Or perhaps they were only clumsy or amateur attempts – insertion of an advertising page – to reawaken the consciences that are slumbering in the sleep of reason.
A reason that is clouded by an “equidistant” policy to the most powerful (by choice, for treaties that are sixty years old, for elective affinities, or for whatever other reason) and by an information system that is often biased, lacking, incorrect, ever more embedded with the strongest, with the oppressor currently at the helm. Information that is far from the “last”, evangelically speaking, and very, very near to the “first.”
Piccardo and Dachan wrote what many were thinking: the Israeli government, not the Jews, is committing horrors, atrocities, immoralities that the entire world and History itself will be held to respond for. No matter what the President of the Republic Napolitano or the Malans or Stracquadanios (the last two, members of Parliament, who have deposited the denouncement to the Public Prosecutor’s Office of Rome) think. Many Jews around the world and many Israelis had denounced such crimes committed against the Palestinians and the Lebanese by the Israeli government. Are they racists too? Are they anti-Semites?
As far as the means of communication that was chosen, everyone chooses according to their own dialectic capacities and their relationship to the means of information. Perhaps it would have been better to leave the task of communicating the message to an expert and to not improvise. But, this is beside the point.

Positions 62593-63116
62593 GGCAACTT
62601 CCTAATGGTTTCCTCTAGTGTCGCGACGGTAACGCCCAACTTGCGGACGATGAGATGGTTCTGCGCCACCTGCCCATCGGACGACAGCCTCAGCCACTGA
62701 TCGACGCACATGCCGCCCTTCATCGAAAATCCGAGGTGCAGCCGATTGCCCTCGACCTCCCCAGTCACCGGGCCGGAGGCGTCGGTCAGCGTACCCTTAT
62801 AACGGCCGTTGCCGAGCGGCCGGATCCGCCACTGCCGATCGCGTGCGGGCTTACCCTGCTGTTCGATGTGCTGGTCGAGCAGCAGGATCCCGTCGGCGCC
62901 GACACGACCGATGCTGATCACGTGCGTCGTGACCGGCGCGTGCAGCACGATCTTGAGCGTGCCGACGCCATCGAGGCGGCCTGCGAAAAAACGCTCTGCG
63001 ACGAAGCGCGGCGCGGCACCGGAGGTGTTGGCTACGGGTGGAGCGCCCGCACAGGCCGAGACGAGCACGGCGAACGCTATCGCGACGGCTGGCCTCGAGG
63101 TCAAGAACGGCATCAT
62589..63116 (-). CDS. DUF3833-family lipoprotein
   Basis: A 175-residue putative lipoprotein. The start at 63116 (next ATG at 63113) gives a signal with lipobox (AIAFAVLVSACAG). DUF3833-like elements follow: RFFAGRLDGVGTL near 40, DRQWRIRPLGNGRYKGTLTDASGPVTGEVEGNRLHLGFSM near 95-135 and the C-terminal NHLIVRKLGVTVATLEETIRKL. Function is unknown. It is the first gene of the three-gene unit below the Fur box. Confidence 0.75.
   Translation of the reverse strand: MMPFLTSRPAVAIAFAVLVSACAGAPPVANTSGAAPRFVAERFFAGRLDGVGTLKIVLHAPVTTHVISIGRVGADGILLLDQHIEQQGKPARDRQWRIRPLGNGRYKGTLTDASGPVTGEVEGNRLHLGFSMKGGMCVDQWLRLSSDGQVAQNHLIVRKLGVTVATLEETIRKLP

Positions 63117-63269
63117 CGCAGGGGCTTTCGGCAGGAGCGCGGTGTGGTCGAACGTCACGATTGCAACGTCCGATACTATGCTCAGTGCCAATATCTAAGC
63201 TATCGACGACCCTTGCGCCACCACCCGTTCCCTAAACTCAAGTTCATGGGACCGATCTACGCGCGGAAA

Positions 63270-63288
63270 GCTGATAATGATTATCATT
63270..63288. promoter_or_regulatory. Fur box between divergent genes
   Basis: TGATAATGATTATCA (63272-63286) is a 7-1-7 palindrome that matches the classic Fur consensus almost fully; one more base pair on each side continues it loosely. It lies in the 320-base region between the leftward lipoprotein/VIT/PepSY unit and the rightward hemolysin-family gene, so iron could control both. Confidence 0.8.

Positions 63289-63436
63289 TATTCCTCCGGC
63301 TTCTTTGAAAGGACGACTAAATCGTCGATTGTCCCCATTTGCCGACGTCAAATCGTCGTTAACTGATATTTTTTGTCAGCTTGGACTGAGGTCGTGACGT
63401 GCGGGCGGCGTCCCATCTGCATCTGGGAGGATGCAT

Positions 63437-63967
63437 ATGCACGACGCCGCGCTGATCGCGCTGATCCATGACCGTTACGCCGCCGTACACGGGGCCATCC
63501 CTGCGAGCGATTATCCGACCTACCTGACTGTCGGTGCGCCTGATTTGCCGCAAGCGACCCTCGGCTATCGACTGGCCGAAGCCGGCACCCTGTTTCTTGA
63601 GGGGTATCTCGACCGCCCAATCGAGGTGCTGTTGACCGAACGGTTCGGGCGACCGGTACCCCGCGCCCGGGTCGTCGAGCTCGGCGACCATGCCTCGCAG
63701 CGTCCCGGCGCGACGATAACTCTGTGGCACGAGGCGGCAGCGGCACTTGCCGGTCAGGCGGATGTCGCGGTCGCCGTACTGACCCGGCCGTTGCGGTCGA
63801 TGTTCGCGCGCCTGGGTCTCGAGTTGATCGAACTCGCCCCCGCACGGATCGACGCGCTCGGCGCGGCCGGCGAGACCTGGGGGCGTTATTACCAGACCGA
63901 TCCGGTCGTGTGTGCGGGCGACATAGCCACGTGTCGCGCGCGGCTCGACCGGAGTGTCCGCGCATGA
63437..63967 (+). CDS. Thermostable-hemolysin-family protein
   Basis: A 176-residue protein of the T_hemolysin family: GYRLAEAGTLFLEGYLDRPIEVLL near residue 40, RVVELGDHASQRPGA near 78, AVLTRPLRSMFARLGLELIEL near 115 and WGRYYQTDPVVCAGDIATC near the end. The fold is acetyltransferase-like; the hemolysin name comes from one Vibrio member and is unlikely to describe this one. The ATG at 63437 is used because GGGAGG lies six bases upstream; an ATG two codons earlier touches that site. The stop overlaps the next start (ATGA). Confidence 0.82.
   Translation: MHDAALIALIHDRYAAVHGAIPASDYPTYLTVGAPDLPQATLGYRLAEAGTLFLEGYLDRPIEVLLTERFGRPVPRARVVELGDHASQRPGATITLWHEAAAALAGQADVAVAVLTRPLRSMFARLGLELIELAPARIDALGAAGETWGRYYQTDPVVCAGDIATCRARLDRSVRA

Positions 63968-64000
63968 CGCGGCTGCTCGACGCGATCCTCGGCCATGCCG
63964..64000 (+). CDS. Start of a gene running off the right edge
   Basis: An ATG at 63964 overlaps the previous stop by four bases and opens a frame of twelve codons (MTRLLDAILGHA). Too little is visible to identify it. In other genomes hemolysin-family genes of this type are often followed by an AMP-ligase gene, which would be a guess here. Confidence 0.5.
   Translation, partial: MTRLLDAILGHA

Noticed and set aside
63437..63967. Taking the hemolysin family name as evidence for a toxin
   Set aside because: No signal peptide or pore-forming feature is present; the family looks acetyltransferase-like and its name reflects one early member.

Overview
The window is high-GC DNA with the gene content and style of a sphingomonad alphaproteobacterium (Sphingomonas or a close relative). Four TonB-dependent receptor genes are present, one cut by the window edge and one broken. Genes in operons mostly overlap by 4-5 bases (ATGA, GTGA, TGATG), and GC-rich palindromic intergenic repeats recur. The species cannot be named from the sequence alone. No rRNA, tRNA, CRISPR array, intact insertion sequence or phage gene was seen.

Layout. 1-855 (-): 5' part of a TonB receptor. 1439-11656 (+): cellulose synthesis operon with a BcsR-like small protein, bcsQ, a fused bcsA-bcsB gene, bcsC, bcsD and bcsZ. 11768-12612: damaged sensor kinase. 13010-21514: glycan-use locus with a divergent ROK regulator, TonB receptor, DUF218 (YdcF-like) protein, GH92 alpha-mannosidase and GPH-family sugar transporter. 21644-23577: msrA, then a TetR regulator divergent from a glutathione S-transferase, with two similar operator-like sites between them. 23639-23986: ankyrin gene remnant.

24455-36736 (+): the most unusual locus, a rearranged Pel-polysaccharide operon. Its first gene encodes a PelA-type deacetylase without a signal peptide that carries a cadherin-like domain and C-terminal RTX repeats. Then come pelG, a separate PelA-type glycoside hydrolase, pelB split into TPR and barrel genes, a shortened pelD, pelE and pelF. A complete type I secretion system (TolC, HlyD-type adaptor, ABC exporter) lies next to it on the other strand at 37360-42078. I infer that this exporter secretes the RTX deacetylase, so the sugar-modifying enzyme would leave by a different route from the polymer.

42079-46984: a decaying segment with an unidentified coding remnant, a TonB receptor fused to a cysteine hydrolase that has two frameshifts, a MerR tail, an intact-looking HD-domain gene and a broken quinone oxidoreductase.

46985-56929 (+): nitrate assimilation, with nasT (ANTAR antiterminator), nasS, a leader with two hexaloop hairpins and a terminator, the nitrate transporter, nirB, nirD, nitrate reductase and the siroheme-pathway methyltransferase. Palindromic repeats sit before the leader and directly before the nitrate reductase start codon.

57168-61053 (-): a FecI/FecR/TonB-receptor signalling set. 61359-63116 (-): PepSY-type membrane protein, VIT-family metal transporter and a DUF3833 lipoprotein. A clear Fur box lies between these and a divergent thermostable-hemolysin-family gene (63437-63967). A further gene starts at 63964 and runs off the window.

The matter that disturbs us, and we repeat, is the dangerous road that our freedom of speech, denouncement and dissent is taking. In other words, our very democracy.
One may share or not the things that others say or write, but it is essential that there is the possibility to express oneself, without insulting, without threatening, without slandering (without, then, falling towards the void the way we see in TV everyday during the ever more omnipresent trash TV).
Instead, no: whoever criticises and challenges the now present Dominant Thought – be they the dwellers in the area of the TAV (who protest the environmental impact of High Speed Trains), those against Mose (the dam near Venice), those who protest the enlargement of the USA military base in Vicenza, those who protest the war of the Bush Administration and the multinationals, or anyone else who still has the courage – yes, the courage, to denounce the war crimes of the Israeli government – and not the Jews, let it be emphasised – is considered to be a potential Terrorist. A threat. A danger that must be “controlled”, that must be monitored, kept on file, etc., etc.
Just as in the worst Orwellian predictions, Big Brother wants us to be enlisted like brave soldiers without emotional reactions, without thought, without principles – if not those that he passes off as those that are Just. Otherness, diversity, dissent that are considered to be ever more a threat to the status quo. To the system that is perfectly developed, in which the few occasions of “free speech” are in reality just the functional ones, like a bone that is thrown to a barking dog.
Ah, yes…. Hard times ahead for Humanity.
The Editors of Infopal
Translated from Italian by Mary Rizzo, member of Tlaxcala, the network of translators for linguistic diversity. This translation is on Copyleft and may be diffused as long as its contents remain unaltered and the source and translator are cited.
In English on Tlaxcala
In Italian: Hard Times for Humanity